No doubt, some people think Councilman Steve Cohn blew it when he pulled “Breakfast at Tiffany’s” from his neighborhood Screen on the Green series last Saturday night - that he groveled before the overly rigid politically correct police.
I disagree. I think he did the right thing.
Don’t get me wrong. I like the movie. It won two Academy awards. Audrey Hepburn was at her elegant best. But Mickey Rooney’s portrayal of Hepburn’s cantankerous buck-toothed Japanese upstairs neighbor was insulting. That portrayal made “Breakfast at Tiffany’s” the wrong choice for a city-sponsored neighborhood get together.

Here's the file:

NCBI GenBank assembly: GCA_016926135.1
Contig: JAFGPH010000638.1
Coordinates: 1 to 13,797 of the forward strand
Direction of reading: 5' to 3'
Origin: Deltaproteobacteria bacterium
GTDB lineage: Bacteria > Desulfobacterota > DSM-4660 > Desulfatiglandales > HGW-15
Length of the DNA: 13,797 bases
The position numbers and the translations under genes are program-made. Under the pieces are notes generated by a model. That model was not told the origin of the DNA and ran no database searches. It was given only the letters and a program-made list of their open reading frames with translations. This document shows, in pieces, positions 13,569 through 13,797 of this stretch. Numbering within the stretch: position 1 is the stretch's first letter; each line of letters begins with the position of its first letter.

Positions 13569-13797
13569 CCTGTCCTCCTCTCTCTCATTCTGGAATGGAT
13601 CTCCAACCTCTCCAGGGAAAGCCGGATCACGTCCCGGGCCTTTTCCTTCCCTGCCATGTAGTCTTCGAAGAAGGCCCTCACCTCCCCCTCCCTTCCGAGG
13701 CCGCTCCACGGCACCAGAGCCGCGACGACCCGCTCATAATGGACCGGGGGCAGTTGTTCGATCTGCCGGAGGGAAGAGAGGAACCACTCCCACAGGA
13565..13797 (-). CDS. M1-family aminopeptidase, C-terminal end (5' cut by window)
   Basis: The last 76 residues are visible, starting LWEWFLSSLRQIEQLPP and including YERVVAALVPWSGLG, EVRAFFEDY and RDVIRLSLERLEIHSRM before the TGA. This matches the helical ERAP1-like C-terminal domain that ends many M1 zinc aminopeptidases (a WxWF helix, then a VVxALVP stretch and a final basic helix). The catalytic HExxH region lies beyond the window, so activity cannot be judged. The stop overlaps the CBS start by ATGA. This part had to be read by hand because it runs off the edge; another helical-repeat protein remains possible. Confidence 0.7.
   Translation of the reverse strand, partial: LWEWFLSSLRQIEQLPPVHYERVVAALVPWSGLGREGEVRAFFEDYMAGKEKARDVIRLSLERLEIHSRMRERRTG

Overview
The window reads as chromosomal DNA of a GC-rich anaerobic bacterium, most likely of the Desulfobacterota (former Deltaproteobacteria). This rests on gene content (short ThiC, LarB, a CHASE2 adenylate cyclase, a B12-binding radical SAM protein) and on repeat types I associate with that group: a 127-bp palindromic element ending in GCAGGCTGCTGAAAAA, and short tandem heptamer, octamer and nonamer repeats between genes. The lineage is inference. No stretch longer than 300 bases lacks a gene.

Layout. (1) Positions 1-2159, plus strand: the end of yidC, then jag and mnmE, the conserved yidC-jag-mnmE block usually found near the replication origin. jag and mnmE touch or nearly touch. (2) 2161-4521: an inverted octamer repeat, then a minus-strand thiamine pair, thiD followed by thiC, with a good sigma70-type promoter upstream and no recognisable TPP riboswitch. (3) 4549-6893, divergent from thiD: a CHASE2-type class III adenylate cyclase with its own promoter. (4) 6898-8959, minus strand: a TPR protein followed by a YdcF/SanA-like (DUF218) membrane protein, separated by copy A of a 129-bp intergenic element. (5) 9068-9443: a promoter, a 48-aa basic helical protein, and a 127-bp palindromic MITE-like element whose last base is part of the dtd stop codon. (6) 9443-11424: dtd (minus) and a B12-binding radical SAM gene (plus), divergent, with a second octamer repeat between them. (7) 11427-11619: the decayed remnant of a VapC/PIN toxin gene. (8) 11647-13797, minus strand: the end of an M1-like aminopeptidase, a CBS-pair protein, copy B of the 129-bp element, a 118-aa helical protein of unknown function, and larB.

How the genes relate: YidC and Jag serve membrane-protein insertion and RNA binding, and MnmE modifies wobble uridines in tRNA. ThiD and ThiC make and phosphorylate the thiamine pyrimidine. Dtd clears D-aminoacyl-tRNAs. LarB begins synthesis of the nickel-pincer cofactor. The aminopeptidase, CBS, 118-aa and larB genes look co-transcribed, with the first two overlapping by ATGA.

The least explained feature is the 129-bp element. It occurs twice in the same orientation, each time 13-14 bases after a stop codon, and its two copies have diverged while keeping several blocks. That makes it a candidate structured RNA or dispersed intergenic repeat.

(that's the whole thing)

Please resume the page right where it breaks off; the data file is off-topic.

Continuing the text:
Cohn said it best himself. His movie selection committee never intended to “create controversy or make political statements or offend significant members of our community. They were just looking for a fun movie the whole family could enjoy.”
Those who fret that pulling “Breakfast at Tiffany’s” amounts to censorship, that it’s akin to banning Huckleberry Finn from school libraries, miss the point.
Cohn’s response was about civility, about being a gracious host who does not want to offend his guests. There’s nothing wrong with that.
Ginger Rutland writes for The Sacramento Bee opinion pages.